Growing Bacteria Introduction
Bacteria are small organisms, or living things, that can be found in all natural environments. They are made of a single cell. Most bacteria can be seen only with a microscope. Bacteria take in food and send out waste through their cell walls. Most bacteria reproduce by dividing down the middle to form two separate cells. These each divide again to form a total of four cells, then eight, then sixteen and so on.
Single bacteria are so small they cannot be seen with the naked eye, but when we feed them with nutrients and give them perfect conditions they reproduce in large numbers and form into colonies. Because there are so many bacteria in these colonies we do not need a microscope to see them anymore. Different species of bacteria can produce very different colonies and by studying the characteristics of the bacterial colonies we can determine what bacteria is growing.
When we grow bacteria into colonies to study them, it is called a bacterial culture. If you have ever gone to the doctor when you were feeling sick and they swabbed your throat with a cotton swab, you have probably had a bacterial culture grown from your own body. By doing this the doctor was able to see if there were any bad bacteria in your throat. If there was bacteria, the doctor could also find out what kind of bacteria it was and what kind of medicine was needed to make it go away. All from growing the bacteria into a colony.
In order to grow your own colony you will need to buy or make an agar plate. Agar is a jelly like substance that comes from seaweed that helps to hold and feed the bacteria which helps them to multiply. Sometimes different nutrients, like beef broth or even sheep’s blood, are added to the agar in order to encourage specific bacteria to grow.
To grow your own bacterial culture you can purchase pre-poured nutrient agar plates on-line through science supply stores or on Amazon, or you can make your own at home.
To make your own agar plate you will need:
Materials: • 1 cup of water. • Pot to boil water. • 1 tbs of agar. (Agar can be purchase on-line or in specialty supermarkets). • 2 tsp sugar. • 1 beef bouillon cube or 1 tsp of beef bouillon granules. • Clear, heat-resistant, disposable container with cover. Petri dish is best but if you don’t have one you can use a small take out soup container. • Several cotton swabs. • Tape. • Dark, warm spot to grow culture. • Thermometer. • Zipper bag for disposal.
Procedure: **** Parental supervision required!!
Step one: Boil the water on the stove and add the agar, bouillon and sugar. Stir until completely dissolved. Sept two: Allow the mixture to cool down enough to allow it to be poured into the containers. Don’t cool too much or the mixture will solidify. Step three: Pour the mixture into the containers and cover. Step four: Place containers into the refrigerator and allow to solidify. Keep agar plates refrigerated until ready to use.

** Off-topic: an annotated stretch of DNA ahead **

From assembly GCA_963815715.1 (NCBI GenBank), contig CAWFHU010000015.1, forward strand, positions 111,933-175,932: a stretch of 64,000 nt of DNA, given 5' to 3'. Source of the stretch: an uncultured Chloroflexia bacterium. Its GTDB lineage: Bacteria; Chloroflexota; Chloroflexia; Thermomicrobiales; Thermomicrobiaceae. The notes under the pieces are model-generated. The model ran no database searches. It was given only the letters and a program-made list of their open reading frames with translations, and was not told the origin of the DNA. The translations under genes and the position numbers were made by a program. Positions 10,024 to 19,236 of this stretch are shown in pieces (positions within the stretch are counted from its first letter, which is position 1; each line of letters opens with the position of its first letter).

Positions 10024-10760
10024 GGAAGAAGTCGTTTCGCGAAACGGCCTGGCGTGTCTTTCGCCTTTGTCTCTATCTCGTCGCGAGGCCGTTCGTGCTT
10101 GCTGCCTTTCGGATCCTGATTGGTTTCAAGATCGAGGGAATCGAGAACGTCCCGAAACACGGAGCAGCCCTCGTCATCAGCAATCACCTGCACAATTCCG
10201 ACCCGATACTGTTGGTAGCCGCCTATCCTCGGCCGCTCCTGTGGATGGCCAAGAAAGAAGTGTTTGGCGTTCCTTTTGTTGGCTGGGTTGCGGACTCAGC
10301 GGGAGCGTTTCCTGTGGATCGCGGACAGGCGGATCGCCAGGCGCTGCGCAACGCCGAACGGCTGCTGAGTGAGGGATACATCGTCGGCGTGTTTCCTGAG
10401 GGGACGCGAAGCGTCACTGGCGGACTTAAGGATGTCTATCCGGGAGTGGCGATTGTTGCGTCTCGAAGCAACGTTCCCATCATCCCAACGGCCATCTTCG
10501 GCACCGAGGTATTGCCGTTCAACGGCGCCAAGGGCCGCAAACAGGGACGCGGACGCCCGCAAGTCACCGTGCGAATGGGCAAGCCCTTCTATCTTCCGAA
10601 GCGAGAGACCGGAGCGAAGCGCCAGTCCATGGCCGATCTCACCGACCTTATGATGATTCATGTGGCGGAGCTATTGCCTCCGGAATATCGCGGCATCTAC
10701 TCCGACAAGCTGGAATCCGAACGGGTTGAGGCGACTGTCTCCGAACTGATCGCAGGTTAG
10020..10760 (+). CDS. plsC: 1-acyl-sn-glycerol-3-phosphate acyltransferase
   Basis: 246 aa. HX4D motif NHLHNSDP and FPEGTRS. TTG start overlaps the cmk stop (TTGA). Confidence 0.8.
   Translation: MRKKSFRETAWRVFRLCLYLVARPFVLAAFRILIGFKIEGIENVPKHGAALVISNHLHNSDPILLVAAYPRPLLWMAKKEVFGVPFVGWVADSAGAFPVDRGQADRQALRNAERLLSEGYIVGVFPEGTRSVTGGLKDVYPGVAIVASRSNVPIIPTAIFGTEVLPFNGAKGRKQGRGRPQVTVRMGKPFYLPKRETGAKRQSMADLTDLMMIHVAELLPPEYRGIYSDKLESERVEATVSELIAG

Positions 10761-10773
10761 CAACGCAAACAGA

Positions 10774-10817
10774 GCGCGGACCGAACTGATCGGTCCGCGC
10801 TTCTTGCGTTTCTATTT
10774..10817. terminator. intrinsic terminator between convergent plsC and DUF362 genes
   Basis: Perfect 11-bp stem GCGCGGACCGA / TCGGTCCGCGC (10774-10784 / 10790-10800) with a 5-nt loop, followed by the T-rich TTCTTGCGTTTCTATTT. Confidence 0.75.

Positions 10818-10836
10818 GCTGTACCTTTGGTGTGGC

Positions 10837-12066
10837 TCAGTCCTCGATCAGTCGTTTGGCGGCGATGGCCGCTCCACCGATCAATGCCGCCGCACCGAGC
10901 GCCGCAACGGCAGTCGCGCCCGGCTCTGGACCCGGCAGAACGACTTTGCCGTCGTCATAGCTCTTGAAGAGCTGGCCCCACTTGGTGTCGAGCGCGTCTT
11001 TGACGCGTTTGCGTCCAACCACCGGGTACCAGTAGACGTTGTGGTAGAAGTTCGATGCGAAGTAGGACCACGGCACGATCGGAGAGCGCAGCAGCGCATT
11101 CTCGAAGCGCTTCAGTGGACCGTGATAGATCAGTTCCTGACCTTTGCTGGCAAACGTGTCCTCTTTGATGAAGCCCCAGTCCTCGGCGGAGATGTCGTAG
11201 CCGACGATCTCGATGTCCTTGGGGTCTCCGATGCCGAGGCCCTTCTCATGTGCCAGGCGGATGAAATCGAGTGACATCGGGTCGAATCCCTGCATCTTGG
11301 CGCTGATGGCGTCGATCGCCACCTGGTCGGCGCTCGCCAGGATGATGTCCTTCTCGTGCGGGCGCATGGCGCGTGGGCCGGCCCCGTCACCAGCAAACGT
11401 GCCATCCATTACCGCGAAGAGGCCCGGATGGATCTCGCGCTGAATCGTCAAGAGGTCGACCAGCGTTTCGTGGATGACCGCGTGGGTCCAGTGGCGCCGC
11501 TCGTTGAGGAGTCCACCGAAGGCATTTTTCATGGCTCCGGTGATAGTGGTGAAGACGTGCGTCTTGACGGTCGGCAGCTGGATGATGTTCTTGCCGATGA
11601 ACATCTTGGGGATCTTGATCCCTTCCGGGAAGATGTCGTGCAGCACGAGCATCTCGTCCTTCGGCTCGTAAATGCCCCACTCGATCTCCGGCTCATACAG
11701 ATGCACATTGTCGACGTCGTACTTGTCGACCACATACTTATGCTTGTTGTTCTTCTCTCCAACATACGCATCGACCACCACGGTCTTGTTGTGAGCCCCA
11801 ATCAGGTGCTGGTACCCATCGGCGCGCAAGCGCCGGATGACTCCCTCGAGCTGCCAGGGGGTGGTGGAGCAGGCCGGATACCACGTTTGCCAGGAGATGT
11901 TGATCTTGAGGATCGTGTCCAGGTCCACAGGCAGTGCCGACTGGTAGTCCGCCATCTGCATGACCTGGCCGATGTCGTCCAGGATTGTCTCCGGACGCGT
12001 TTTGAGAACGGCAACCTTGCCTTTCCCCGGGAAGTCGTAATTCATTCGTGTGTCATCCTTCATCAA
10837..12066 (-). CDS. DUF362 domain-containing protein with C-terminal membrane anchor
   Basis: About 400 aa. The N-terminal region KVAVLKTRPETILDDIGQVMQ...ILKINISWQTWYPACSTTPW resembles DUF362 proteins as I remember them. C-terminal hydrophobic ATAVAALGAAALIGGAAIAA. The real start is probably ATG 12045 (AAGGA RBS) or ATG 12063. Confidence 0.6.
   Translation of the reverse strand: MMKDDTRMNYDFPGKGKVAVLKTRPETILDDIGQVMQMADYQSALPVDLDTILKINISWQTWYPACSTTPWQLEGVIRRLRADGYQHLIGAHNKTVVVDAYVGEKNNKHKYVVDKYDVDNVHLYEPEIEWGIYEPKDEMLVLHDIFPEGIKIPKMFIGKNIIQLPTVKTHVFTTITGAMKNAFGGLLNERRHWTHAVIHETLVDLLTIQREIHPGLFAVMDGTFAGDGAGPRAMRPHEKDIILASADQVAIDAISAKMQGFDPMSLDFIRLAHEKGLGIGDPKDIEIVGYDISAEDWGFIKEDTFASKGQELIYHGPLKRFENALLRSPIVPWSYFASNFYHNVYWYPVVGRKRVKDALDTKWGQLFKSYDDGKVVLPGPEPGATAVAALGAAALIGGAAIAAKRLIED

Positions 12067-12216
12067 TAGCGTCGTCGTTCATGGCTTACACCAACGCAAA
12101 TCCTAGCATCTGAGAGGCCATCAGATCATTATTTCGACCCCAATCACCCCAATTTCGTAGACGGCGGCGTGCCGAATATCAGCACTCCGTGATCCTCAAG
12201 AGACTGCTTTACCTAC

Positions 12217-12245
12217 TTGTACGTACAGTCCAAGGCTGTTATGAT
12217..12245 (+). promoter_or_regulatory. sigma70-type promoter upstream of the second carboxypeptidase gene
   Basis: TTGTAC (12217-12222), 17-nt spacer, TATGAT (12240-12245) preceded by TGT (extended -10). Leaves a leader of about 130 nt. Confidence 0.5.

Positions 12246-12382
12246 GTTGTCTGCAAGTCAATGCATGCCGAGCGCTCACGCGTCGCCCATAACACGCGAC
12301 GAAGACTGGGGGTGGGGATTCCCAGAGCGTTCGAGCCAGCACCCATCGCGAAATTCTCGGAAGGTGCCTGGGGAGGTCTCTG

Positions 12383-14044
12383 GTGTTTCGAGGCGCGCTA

To grow your own culture:
Step one: Decide what you want to test for bacteria. You can test anything you think bacteria may be living on. Your hands, stinky feet, kitchen counter, phone, doorknob, etc.
Step two: Label your agar plate on the bottom with whatever you are testing. You can draw lines to divide the plate into sections and test a few different things on one plate.
Step three: Take a cotton swab and rub it on whatever you are testing. Then rub it gently on the agar plate. Don’t push too hard or you will mash the agar!
**Repeat with a new, clean cotton swab for each surface you are testing.
Step four: Cover your agar plate so that no other bacteria can get in and tape the cover shut.
Step five: Find a warm, dark place to store your agar plate to allow the bacteria to grow. 75 degrees to 95 degrees is best, but don’t let it get to hot or too cold! Use a thermometer to monitor the temperature. Under 75 degrees is okay, but it will take longer for the bacteria to grow. BUT…. If the temperature goes over 100 degrees or below freezing it could kill the bacteria and your experiment won’t work.
Step six: Wait! It could take anywhere from 3-4 days to a week or for bacterial colonies to form. Keep checking, but don’t open the containers!
Step seven: Once bacteria starts to grow, you can try to figure out what types of bacteria are growing looking at the characteristics of each colony. The shape, size, color, texture of the colonies that result is called the colony morphology. By using the chart below we can start to ID the bacteria.
Although we may not be able to determine the exact bacteria without a microscope or a microbiologist, we may be able to figure out the general type of bacteria by doing a little research online.
Try testing something before cleaning (like your hands) then after cleaning. See if cleaning helps reduce the amount of bacteria that grows on the agar!